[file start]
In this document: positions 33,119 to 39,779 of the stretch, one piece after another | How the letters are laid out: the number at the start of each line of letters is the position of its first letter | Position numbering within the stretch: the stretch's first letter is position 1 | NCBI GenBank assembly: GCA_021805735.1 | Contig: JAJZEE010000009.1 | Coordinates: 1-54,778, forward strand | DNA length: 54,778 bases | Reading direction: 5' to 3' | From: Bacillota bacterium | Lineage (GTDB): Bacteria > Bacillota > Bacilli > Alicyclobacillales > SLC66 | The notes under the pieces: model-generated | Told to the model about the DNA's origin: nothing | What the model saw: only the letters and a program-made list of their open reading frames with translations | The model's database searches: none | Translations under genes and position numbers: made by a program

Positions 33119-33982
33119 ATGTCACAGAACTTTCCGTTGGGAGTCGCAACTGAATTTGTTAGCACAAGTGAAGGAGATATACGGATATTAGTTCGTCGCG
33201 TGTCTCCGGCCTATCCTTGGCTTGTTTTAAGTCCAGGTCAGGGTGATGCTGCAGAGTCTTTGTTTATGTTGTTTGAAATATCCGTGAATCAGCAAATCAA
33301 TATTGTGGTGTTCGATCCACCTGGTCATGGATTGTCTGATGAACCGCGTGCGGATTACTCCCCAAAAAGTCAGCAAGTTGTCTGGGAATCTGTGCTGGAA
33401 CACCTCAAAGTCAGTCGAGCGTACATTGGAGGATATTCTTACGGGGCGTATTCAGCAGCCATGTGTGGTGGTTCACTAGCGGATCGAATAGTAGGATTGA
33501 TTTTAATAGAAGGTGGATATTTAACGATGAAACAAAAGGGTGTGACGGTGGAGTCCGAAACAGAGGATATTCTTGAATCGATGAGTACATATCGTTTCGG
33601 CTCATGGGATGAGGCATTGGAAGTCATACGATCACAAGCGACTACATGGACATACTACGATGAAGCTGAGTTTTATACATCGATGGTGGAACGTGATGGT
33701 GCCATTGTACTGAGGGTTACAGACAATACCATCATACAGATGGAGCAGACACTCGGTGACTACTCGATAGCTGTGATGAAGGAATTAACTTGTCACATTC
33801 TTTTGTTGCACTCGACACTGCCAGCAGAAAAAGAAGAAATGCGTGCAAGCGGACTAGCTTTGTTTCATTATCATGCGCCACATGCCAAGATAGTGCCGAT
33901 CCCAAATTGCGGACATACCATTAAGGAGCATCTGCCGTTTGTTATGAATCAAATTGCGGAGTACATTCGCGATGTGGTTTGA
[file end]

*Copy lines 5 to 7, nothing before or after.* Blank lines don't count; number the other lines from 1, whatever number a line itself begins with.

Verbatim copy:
33301 TATTGTGGTGTTCGATCCACCTGGTCATGGATTGTCTGATGAACCGCGTGCGGATTACTCCCCAAAAAGTCAGCAAGTTGTCTGGGAATCTGTGCTGGAA
33401 CACCTCAAAGTCAGTCGAGCGTACATTGGAGGATATTCTTACGGGGCGTATTCAGCAGCCATGTGTGGTGGTTCACTAGCGGATCGAATAGTAGGATTGA
33501 TTTTAATAGAAGGTGGATATTTAACGATGAAACAAAAGGGTGTGACGGTGGAGTCCGAAACAGAGGATATTCTTGAATCGATGAGTACATATCGTTTCGG